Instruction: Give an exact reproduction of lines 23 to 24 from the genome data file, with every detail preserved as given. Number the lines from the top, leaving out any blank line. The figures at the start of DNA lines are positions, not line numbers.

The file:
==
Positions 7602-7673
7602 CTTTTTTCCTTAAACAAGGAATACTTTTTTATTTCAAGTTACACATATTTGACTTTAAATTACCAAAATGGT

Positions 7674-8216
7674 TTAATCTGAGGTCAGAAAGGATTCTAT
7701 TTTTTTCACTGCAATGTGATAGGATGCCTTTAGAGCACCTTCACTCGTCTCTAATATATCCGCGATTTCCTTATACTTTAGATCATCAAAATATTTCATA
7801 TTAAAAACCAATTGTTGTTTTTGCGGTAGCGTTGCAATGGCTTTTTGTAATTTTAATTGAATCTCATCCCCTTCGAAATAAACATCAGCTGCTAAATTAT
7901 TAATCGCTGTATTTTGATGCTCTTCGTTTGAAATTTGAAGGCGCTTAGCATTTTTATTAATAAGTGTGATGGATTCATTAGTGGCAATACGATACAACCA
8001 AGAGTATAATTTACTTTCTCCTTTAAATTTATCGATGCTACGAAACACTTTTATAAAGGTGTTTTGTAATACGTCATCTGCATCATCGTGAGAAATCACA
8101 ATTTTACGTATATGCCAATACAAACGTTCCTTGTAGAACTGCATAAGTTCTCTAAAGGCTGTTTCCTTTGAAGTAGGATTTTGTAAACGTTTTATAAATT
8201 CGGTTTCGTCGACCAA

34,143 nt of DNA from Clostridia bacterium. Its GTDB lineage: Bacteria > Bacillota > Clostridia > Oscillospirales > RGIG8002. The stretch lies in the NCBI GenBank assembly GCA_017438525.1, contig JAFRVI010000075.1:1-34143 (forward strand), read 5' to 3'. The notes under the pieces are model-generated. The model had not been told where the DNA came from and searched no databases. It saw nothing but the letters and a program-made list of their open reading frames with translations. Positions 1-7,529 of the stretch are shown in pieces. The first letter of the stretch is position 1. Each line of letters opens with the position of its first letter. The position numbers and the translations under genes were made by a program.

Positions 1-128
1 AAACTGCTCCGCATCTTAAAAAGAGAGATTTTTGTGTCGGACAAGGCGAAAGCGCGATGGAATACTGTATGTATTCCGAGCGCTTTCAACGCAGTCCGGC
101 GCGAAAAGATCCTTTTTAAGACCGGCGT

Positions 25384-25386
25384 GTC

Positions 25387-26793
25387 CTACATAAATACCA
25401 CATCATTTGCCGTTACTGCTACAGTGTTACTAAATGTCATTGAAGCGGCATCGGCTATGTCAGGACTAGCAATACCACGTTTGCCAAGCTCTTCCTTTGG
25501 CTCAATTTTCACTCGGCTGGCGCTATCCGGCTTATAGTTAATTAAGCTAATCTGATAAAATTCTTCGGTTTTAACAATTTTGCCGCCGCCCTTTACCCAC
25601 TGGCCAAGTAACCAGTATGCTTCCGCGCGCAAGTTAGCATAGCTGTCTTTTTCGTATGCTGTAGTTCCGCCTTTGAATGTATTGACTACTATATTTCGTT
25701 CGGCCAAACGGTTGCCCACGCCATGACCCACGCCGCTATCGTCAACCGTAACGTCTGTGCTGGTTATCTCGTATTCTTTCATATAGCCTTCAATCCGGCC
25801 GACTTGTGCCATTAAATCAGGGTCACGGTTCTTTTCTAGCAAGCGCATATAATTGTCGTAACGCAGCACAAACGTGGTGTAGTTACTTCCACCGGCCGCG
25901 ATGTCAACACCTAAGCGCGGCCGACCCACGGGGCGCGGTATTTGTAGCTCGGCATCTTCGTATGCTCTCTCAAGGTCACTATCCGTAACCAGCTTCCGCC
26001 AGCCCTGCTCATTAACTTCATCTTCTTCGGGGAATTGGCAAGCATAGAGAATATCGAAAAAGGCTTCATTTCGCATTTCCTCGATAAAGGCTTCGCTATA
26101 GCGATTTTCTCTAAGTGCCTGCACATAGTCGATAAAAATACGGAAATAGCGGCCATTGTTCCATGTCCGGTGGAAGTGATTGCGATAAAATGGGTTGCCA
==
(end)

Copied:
25801 GACTTGTGCCATTAAATCAGGGTCACGGTTCTTTTCTAGCAAGCGCATATAATTGTCGTAACGCAGCACAAACGTGGTGTAGTTACTTCCACCGGCCGCG
25901 ATGTCAACACCTAAGCGCGGCCGACCCACGGGGCGCGGTATTTGTAGCTCGGCATCTTCGTATGCTCTCTCAAGGTCACTATCCGTAACCAGCTTCCGCC